Outtakesby Steve Dalachinsky
“Play that which only you can do but never played before.”
– Bill Dixon
“Movement in its pure force is above gender.”
– Choreographer/dancer Ohad Naharin in the film Mr. Gaga
A native New Yorker, Jaimie “Breezy” Branch moved to Chicago at age nine, where she resided for twenty years before attending Towson University in Baltimore for two and a half. She returned to New York to pursue her musical ideas and ideals, and immediately established herself as a force to be reckoned with. Besides hosting an A-1 late-night music series at Brooklyn’s Manhattan Inn, now sadly gone, Jaimie is one of the strongest trumpet players around; her often breezy palette ranging from straight-ahead, single-note phrasing to extended techniques filled with spurts, blurts, flutters, and polyrhythms, to post-Bill Dixon forays into “otherly” sounds. I only wish I could make some of those sounds for you here.
To quote the writer and journalist Clifford Allen:
Trumpeter Jaimie Branch performed some of the most exhilarating improvised music I’ve heard. She…dove headlong into emotional reservoirs that I, as a listener, didn’t realize I had,…mining a purity of very dark textures and feelings that brought tears to my eyes. Branch lives through her horn and it’s not every day one can share just a little bit in what that’s like.
I recently asked Jaimie her thoughts on the following issues:
Steve Dalachinsky (Rail): What is it like being a female trumpeter in this male-dominated field?
Jaimie Branch: As we have re-entered the age of the woman (finally), I get asked a lot about being a woman in a male-dominated field. To be honest, I haven’t felt much push back. I played the trumpet real good when I was a young girl, and now twenty-four years later I play the trumpet real good as an all grown-up woman. The disrespect that I have dealt with has never felt disproportionate to other musicians, male or female. Some people are shitty. They were probably treated shitty at some point so they act shitty now. Perhaps it’s the people I choose to surround myself with. Playing the trumpet is so tied in to my identity at this point that if someone were to question my worthiness, I’m confident I could shut them up pretty quickly. Another thought is that diversity in general is key to making the best music possible, the best art possible, the best anything possible. So it’s important that women improvise. How boring it would be to have nothing but major scales or just one hue of red or white or blue.
Rail: Why did you choose New York when Chicago has such a fertile music scene?
Branch: The super dope part about New York is that there are incredible musicians everywhere in every borough, every neighborhood.
Rail: Why did you pick so-called avant-garde jazz?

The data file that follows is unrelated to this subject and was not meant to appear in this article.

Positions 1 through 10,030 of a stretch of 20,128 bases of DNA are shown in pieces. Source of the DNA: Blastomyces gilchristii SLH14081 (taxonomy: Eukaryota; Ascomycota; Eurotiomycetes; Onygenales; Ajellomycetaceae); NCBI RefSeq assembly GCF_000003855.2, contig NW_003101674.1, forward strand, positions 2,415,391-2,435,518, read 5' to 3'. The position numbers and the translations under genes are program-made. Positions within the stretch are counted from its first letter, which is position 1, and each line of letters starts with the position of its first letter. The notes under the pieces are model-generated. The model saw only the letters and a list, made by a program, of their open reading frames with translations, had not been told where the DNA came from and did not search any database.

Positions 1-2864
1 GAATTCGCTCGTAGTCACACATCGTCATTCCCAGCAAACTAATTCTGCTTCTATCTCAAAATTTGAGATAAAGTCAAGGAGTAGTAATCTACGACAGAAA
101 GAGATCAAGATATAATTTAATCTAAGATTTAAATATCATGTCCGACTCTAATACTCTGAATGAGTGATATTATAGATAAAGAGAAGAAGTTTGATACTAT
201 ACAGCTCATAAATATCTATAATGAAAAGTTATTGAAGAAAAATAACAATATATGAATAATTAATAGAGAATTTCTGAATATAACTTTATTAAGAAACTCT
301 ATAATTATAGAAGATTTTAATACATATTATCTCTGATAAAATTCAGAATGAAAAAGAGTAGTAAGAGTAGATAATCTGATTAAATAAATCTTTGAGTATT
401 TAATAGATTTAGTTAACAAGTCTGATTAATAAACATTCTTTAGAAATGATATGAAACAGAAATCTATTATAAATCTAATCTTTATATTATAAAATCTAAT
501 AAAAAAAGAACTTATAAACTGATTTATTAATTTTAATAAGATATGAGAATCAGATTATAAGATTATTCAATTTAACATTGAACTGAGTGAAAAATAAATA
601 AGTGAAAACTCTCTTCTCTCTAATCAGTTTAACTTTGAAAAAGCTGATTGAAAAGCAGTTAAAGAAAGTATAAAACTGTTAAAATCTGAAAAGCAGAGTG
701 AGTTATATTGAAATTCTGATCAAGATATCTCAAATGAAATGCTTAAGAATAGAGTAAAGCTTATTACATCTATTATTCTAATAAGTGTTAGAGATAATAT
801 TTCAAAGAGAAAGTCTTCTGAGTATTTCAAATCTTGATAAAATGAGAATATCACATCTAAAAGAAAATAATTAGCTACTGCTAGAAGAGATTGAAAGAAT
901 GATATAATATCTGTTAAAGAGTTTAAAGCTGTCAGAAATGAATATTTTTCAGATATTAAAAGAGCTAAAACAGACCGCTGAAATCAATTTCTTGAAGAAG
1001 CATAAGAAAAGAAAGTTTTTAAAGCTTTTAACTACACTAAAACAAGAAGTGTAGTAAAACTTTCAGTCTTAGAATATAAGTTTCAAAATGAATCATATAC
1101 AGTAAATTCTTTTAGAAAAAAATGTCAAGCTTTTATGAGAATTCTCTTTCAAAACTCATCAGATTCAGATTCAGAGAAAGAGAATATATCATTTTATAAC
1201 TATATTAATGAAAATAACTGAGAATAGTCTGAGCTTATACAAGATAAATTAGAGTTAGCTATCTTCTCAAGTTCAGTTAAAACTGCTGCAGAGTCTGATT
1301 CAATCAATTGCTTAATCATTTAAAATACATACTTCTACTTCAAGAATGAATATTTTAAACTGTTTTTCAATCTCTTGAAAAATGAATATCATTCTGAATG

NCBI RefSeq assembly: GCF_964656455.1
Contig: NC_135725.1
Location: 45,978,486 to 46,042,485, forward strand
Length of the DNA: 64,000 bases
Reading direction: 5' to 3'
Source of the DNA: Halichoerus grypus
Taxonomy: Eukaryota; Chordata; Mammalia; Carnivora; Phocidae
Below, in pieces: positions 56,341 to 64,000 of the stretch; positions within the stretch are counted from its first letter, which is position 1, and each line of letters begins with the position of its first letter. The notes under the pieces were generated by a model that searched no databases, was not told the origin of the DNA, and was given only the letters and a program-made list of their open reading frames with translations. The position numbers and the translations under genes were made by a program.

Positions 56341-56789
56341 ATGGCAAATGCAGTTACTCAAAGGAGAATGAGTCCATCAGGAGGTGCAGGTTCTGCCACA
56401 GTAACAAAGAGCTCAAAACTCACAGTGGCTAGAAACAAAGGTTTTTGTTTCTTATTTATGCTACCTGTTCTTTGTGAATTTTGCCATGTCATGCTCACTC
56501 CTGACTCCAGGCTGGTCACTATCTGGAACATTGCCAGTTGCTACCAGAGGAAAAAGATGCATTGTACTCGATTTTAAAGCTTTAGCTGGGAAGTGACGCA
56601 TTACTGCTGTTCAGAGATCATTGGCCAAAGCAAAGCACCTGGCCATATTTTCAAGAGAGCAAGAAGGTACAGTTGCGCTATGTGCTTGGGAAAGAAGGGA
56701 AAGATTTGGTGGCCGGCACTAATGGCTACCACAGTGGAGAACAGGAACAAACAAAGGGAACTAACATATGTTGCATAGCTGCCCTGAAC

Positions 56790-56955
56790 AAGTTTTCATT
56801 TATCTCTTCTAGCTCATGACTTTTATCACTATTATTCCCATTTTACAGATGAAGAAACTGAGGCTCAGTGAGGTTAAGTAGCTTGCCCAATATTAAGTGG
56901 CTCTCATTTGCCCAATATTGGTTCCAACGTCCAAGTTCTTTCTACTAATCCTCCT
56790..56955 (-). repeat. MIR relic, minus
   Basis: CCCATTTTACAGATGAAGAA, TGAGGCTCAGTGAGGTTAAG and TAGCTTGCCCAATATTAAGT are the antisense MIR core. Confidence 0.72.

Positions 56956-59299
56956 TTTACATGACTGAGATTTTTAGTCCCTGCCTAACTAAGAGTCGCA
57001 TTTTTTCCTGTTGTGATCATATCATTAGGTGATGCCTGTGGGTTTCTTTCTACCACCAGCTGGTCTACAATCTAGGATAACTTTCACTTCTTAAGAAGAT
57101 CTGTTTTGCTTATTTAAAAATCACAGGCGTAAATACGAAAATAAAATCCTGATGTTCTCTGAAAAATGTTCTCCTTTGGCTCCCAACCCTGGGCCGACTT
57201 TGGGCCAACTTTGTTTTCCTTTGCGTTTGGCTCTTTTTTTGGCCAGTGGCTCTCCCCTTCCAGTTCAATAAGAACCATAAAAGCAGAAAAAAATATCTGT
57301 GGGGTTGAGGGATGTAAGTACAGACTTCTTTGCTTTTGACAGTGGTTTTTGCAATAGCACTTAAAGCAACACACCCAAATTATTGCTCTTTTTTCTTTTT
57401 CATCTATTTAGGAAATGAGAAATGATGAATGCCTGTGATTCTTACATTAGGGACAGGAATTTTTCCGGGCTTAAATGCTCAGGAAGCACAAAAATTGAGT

Branch: Why avant-garde jazz? Well for one, why not? I mean someone’s gotta do it. Free music (to steal a term from Joe Morris) is akin to Abstract Expressionism to me. How can this mess of notes thrown into the atmosphere coalesce to form a cohesive, or maybe not so cohesive idea? The immense infiniteness of it all is really astounding to me. Every set, it feels like you can dive into the abyss and come out of it either unscathed or totally bent out of shape, satisfied or frustrated, victorious or defeated; but if it’s happening, it’s never boring.
Rail: Who are some of your influences? And who are some folks you admire?
Branch: I consider Fred Anderson, Joe Morris, and Steve Lacy all teachers. As for trumpet or cornet players: Booker Little, Don Cherry, Miles Davis, Don Ayler, Barbara Donald, and Axel Dörner. Contemporary trumpet influences include Rob Mazurek, Birgit Ulher, Mazen Kerbaj, Nate Wooley, Peter Evans, and Josh Berman. I have many jazz heroes, both male and female, like Nicole Mitchell. Mark Rothko is my favorite painter. But right now, I’m influenced most by the folks I play with and or run around town with. Also my dog, Patton and my sister, Kate.
Rail: What are your latest projects?
Branch: Since I moved here almost two years ago, I have been configuring and re-configuring different band structures to see what’s what. My two main projects are my quartet and my trio. Both these bands have records coming out in 2017. My quartet is called Fly or Die and consists entirely of Chicago expats: Tomeka Reid on cello, Jason Ajemian on the double bass, and Chad Taylor on the tubs. Our self-titled record comes out May 5 on the venerable International Anthem Recording Company (IARC) label out of Chicago, Illinois. The first 222 copies will be available on limited edition pigeon shit-colored vinyl. That’s a milky white-transparent with brown and black splatter, special-ass LP. By the time this is readable, I’m pretty sure the pre-order will have started, so, you can cop a copy at intlanthem.com. The quartet plays my compositions. The record is kind of an ode to self-destruction and redemption (in the literal non-Christian way), and reads as a suite. We recorded it last June at my sister’s crib in Red Hook after one rehearsal and two N.Y.C. shows. If you are not familiar with IARC, you gotta check them out—they are putting out important, relevant music that sounds dope. Fly or Die’s N.Y.C. release show will be Wednesday, May 3 at Nublu.